This week will be our busiest ever. As I write there is still time for a few last minute panics but short of a herd of deer eating your sprouts or a Grinch springing a nighttime raid on the barn, those boxes should be on your doorsteps. You might call me a Grinch, (and my children often do) but the sudden change in the nations' diet at Christmas is a challenge for those selling fresh produce.
There was the year when we ran out of sprouts but were promised a top up of "perfect" sprouts from a grower in Herefordshire. They arrived, grey with aphids, the day before the boxes were to be packed. Terrified of the implications of a sprout free Christmas, 30 people worked through the night scrubbing off aphids with nailbrushes. We always seem to run out of something and spend the last few days scouring the country in search of organic Christmas puddings, clotted cream, nuts or satsumas. We keep a watchful eye on the weather because frost can catch us out by making it impossible to pick the green veggies. Really hard weather or persistent rain can make it impossible to harvest the roots. On the ideal Christmas Eve we are looking at an empty cold room with the minimum of messages from irate customers on the answer phone.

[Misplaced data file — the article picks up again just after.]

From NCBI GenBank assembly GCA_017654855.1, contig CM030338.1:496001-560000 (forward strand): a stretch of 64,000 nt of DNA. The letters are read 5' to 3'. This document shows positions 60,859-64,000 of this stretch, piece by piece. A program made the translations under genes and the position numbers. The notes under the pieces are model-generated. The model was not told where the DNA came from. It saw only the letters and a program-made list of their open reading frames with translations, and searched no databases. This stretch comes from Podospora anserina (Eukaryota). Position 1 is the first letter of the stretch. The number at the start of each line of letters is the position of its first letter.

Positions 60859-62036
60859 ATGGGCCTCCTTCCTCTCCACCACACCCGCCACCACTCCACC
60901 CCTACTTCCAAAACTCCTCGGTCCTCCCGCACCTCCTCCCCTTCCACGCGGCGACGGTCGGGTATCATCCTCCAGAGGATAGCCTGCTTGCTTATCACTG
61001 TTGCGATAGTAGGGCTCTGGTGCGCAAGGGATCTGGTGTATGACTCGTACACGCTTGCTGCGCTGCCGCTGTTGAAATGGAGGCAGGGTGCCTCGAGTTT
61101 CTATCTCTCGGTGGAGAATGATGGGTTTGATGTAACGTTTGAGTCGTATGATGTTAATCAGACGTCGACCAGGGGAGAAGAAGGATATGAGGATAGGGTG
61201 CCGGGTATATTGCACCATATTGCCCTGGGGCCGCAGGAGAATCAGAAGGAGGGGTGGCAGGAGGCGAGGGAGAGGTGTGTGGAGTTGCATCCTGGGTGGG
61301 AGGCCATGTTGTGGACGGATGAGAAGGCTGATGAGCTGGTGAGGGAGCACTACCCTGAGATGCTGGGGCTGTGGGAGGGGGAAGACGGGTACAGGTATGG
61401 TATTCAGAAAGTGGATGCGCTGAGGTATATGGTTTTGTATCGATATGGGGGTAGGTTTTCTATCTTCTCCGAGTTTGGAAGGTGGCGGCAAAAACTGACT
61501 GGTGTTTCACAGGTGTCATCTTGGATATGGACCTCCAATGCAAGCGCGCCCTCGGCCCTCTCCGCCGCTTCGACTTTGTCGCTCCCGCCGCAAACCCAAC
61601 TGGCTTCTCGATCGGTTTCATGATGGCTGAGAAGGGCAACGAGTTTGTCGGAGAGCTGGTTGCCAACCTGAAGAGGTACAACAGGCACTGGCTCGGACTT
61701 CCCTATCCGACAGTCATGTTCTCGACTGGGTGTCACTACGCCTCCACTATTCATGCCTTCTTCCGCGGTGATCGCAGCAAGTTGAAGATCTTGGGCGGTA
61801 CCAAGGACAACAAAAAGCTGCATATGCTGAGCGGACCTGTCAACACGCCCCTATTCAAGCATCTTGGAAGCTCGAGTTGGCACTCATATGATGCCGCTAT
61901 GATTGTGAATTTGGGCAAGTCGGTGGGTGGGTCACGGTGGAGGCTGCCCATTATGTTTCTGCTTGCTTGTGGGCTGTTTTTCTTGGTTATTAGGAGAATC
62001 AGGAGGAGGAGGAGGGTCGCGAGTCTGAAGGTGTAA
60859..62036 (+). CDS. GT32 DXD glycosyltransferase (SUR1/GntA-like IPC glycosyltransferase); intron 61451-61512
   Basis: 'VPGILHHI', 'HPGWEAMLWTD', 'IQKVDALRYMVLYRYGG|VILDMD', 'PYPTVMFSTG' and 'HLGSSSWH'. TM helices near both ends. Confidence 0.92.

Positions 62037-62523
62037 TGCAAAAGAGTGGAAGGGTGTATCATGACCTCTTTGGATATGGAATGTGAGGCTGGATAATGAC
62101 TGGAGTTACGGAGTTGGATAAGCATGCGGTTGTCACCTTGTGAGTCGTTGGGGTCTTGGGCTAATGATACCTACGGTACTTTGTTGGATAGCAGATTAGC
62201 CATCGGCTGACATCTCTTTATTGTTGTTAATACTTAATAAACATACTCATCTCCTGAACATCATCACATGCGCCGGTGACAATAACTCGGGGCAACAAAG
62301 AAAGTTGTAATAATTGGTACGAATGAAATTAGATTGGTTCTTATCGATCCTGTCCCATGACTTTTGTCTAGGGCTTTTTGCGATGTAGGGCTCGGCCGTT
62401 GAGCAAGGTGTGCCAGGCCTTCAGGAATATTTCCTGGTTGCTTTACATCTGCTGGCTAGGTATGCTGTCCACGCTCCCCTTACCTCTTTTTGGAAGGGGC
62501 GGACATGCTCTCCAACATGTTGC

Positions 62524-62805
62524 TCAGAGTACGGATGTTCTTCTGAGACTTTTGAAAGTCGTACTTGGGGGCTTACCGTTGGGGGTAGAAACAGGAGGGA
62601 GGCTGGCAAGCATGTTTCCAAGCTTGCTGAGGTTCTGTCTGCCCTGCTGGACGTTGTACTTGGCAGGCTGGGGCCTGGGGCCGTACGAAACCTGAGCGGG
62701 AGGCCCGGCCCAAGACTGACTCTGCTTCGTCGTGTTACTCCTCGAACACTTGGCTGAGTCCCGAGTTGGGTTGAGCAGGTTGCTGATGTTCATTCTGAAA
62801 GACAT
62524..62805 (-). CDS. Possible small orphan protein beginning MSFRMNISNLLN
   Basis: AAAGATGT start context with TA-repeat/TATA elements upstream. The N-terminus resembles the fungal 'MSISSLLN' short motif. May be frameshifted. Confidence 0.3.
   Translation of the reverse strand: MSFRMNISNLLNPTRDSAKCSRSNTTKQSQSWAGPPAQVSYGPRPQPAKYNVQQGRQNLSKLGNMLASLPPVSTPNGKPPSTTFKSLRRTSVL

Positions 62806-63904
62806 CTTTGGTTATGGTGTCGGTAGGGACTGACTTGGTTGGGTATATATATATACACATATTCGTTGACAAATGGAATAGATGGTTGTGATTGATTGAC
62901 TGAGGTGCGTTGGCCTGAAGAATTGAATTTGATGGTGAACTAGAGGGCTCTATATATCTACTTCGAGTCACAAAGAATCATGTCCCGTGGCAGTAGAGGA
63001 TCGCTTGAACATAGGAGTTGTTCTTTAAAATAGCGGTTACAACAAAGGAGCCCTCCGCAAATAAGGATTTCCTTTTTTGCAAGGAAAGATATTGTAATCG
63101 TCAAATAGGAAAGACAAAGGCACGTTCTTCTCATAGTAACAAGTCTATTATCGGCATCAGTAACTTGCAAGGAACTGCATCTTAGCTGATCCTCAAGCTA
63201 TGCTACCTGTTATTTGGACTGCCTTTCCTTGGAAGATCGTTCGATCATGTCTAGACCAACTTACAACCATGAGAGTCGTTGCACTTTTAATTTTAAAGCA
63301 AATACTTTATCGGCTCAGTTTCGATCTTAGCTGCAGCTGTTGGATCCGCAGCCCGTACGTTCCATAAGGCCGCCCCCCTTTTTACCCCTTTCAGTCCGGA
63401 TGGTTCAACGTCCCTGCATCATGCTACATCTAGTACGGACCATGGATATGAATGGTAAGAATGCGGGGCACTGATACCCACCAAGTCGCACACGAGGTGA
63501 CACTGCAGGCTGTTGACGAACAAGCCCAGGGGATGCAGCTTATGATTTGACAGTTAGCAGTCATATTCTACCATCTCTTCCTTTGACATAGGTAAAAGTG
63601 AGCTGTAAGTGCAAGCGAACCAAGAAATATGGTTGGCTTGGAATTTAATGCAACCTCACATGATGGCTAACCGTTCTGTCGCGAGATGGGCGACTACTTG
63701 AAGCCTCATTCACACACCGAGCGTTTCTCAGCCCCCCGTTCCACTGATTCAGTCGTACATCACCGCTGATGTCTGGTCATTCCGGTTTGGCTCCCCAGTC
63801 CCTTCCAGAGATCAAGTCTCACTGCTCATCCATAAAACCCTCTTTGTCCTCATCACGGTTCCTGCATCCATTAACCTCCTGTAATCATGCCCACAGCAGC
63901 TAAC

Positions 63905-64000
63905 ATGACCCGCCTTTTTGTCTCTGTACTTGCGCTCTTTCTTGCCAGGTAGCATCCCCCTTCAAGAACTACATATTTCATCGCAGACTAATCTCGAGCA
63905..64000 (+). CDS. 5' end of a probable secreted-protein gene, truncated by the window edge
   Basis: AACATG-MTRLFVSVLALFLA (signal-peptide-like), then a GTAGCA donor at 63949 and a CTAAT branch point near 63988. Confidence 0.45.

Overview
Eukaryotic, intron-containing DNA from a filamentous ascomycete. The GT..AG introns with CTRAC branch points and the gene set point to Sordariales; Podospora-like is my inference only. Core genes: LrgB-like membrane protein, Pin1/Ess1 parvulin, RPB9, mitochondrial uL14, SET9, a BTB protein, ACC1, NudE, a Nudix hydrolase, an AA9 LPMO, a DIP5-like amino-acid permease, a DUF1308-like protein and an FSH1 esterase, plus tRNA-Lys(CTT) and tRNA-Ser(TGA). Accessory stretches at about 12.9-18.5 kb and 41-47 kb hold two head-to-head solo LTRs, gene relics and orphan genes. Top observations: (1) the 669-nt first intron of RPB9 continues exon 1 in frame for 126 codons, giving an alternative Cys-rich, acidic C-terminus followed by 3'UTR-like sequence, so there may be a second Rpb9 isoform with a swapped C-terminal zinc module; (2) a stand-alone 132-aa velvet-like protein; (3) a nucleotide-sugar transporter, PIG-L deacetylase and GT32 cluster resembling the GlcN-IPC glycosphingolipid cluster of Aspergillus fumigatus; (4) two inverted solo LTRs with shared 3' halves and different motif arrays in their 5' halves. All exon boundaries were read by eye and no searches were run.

The weather has been kind and things are looking pretty good so far this year. It looks as if all my friends and relatives will be getting those Booja Booja chocolates; just as well they taste so good. I am sure they will smell better in a stocking than Brussels sprouts.
Grinching aside, once the shopping is out of the way, I love Christmas and particularly that state of suspended, relaxed goodwill which seems to arrive sometime between Christmas and New Year when the whole nation (almost) has had a few synchronous days off. May your turkey or nut roast be perfect, and may suspended goodwill arrive without requiring too much alcohol. Happy Christmas from us all at Riverford.